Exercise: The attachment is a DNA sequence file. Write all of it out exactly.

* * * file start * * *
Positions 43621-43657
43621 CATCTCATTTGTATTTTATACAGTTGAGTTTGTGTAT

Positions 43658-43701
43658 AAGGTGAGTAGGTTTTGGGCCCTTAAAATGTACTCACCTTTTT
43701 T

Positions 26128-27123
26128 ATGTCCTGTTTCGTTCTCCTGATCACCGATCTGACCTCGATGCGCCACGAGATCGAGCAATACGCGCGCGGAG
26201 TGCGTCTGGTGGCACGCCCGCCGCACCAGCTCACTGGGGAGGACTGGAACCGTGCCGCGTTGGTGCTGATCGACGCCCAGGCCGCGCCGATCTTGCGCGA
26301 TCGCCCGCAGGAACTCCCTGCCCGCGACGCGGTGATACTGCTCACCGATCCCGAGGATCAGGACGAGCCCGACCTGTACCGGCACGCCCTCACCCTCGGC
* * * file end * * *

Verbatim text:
Positions 43621-43657
43621 CATCTCATTTGTATTTTATACAGTTGAGTTTGTGTAT

Positions 43658-43701
43658 AAGGTGAGTAGGTTTTGGGCCCTTAAAATGTACTCACCTTTTT
43701 T

Positions 26128-27123
26128 ATGTCCTGTTTCGTTCTCCTGATCACCGATCTGACCTCGATGCGCCACGAGATCGAGCAATACGCGCGCGGAG
26201 TGCGTCTGGTGGCACGCCCGCCGCACCAGCTCACTGGGGAGGACTGGAACCGTGCCGCGTTGGTGCTGATCGACGCCCAGGCCGCGCCGATCTTGCGCGA
26301 TCGCCCGCAGGAACTCCCTGCCCGCGACGCGGTGATACTGCTCACCGATCCCGAGGATCAGGACGAGCCCGACCTGTACCGGCACGCCCTCACCCTCGGC